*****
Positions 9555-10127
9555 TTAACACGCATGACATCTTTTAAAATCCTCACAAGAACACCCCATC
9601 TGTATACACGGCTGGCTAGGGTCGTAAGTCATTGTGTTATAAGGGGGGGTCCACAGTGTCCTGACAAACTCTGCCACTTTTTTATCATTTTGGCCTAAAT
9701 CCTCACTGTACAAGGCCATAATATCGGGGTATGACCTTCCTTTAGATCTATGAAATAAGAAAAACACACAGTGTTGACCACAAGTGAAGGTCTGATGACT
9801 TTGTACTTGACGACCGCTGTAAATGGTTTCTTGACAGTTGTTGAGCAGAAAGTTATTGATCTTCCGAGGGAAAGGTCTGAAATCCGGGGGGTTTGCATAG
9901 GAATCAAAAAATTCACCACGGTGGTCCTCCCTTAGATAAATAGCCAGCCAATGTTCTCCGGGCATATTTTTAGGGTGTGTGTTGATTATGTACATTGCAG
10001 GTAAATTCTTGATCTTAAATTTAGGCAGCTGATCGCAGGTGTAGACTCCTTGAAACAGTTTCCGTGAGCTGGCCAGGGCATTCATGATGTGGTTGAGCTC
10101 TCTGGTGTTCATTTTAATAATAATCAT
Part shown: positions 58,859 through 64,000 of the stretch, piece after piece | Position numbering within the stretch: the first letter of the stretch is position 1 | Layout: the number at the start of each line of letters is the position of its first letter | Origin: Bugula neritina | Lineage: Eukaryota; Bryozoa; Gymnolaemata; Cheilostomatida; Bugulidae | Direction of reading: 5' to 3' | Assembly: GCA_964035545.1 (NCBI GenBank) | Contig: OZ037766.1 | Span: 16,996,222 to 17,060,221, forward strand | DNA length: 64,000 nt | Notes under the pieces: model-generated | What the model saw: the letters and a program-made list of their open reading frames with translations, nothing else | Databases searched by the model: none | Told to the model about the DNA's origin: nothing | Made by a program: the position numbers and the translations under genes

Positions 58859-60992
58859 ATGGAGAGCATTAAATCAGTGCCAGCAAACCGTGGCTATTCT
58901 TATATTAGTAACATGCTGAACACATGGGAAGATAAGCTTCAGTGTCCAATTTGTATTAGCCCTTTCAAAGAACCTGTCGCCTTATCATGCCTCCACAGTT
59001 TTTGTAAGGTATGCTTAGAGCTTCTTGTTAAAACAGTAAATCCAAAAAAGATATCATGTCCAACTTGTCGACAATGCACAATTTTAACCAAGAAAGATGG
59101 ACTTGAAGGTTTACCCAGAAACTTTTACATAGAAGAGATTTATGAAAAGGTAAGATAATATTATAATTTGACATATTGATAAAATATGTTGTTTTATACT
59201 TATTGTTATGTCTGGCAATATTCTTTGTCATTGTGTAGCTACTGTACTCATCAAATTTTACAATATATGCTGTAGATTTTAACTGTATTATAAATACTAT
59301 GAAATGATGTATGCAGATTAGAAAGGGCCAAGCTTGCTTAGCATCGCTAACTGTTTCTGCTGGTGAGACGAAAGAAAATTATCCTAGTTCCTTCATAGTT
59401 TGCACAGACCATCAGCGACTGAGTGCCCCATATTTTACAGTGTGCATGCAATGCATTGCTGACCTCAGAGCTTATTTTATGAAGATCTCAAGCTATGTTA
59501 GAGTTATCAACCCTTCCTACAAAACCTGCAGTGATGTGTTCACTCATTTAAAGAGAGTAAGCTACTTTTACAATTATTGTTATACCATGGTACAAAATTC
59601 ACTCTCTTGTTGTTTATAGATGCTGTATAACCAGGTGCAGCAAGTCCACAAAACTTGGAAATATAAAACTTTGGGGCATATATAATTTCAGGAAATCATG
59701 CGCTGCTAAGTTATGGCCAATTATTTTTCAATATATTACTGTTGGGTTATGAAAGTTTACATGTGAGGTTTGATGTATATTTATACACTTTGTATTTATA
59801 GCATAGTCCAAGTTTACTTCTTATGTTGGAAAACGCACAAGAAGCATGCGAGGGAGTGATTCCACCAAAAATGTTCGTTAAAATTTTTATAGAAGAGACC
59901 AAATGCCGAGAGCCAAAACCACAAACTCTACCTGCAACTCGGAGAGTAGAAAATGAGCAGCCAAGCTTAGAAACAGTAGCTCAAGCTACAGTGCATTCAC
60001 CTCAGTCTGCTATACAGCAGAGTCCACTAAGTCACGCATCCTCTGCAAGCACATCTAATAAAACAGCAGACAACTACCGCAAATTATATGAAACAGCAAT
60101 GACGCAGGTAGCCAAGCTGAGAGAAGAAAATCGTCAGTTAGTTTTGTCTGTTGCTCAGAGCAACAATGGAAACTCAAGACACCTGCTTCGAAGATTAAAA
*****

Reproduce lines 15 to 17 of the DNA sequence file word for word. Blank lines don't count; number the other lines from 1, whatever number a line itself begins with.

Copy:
59201 TATTGTTATGTCTGGCAATATTCTTTGTCATTGTGTAGCTACTGTACTCATCAAATTTTACAATATATGCTGTAGATTTTAACTGTATTATAAATACTAT
59301 GAAATGATGTATGCAGATTAGAAAGGGCCAAGCTTGCTTAGCATCGCTAACTGTTTCTGCTGGTGAGACGAAAGAAAATTATCCTAGTTCCTTCATAGTT
59401 TGCACAGACCATCAGCGACTGAGTGCCCCATATTTTACAGTGTGCATGCAATGCATTGCTGACCTCAGAGCTTATTTTATGAAGATCTCAAGCTATGTTA